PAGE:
Helping Rural America in Crisis

In a recent article Anthony Bradley, professor of religious studies at The King’s College in New York, drew attention to the “deadly crisis in rural America.” Citing analysis from The Washington Post and studies from the National Center for Health Statistics, Bradley noted the unusually high rate of suicides in rural areas. Such statistics, he believes, evidence the hopelessness, despair, and depression found in the same. Without giving any answers, he asks the provocative and necessary question: “Do conservative Protestants care? Have we traded off reaching hurt people with redemptive healing and hope for influence and power in places where Christians can have an ‘impact’ and ‘influence’ the culture? […] Why are evangelicals more excited about planting churches and missions in ‘alpha cities’ among artists, creatives, and professionals rather than the rural areas where people are suffering?”

As a pastor in rural America these questions resonate deeply with me. It is well documented that small town America rarely looks like Mayberry, and a lot like “Methland.” The crisis we witness in these areas is a crisis for the church. After all, hopelessness, despair, and depression can only be interpreted, mitigated, and worked through by the gospel of Jesus Christ. Yet, it […]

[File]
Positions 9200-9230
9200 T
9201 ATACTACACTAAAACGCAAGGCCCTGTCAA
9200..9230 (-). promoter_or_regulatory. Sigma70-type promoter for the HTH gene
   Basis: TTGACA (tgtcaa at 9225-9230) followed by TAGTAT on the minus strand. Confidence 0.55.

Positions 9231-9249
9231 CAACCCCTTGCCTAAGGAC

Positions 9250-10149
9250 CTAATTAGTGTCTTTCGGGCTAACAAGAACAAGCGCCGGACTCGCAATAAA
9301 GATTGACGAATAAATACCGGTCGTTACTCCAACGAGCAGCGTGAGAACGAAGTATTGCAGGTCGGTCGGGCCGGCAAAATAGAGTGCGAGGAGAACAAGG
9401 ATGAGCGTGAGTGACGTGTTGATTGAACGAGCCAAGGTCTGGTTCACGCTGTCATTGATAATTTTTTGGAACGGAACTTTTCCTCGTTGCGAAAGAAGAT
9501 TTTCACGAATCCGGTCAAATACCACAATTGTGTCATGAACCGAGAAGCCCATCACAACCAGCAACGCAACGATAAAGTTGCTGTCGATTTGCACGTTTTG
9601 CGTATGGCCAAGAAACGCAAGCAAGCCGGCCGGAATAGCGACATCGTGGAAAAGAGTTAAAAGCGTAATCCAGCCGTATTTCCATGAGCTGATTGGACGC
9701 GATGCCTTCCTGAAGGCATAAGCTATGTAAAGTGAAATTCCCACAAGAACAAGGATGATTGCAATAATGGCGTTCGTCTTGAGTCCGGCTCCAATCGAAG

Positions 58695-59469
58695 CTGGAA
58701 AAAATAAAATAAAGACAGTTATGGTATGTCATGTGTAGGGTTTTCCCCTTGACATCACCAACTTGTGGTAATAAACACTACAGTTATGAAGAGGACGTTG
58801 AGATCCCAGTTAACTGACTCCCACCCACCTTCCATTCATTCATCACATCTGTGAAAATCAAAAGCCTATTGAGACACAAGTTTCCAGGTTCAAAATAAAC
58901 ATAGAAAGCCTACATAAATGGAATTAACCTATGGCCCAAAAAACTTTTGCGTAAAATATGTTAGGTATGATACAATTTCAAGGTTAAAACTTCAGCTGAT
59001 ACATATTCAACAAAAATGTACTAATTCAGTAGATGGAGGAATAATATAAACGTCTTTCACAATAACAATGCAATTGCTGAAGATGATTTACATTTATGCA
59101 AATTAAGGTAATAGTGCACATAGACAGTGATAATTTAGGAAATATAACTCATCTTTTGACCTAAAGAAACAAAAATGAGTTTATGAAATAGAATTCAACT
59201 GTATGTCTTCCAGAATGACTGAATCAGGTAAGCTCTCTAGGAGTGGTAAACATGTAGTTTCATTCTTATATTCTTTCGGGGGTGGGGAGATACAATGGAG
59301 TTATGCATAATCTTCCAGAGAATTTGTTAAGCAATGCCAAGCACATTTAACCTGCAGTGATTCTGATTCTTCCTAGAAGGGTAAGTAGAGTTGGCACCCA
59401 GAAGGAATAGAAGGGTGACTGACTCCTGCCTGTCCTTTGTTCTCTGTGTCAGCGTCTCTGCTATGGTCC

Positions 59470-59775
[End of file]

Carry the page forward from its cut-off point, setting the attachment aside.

So Andy Stanley Thinks I’m Selfish

I am a pastor of a relatively small church. Well, if statistics are correct it would be more accurate to say our congregation is just under the median size of churches in the United States. Nevertheless, we aren’t big. We have no marketing budget. We’re not on the cutting edge of anything. We don’t have an endless list of programs. We’re not into flashy or snazzy youth groups. We’ll never  have a large administrative staff. Also to be quite honest, we’ll probably never see our membership skyrocket. But we do concentrate on those things that matter most–preaching, sacraments, prayer, and fellowship.

I love my church! My wife and I have frequently commented to each other how grateful we are that this is the church our children will always call home. They know everyone and are known by everyone. They have adults of all ages who love them fiercely, invest in them deeply, pray for them often, guard them carefully, and encourage them sincerely. I can honestly say I wouldn’t want it any other way.

That’s why I was, at least in part, so shocked (even offended) when I heard mega-church pastor Andy Stanley denounce those who prefer or choose smaller churches without […]

Harvest Eyes

I grew up surrounded by the cornfields of Minnesota and now I live encompassed by the ones in Kansas. Truth be told, they’re my favorite landscape. I know some people prefer the mountains of Colorado or the seacoast beaches. I’ve even met some people whose preference lies in cityscapes—I still can’t figure that out. As for me, I love the rolling green hills blanketed by a sea of golden tassels trembling on stalks of corn. And as summer slowly yields to autumn the silks, shucks, and stalks begin to turn varying degrees of brown as the dry out. To the unknowing eye it may seem the corn is simply dying. But to those who have harvest eyes it’s a good indication that the corn is ripe for the picking.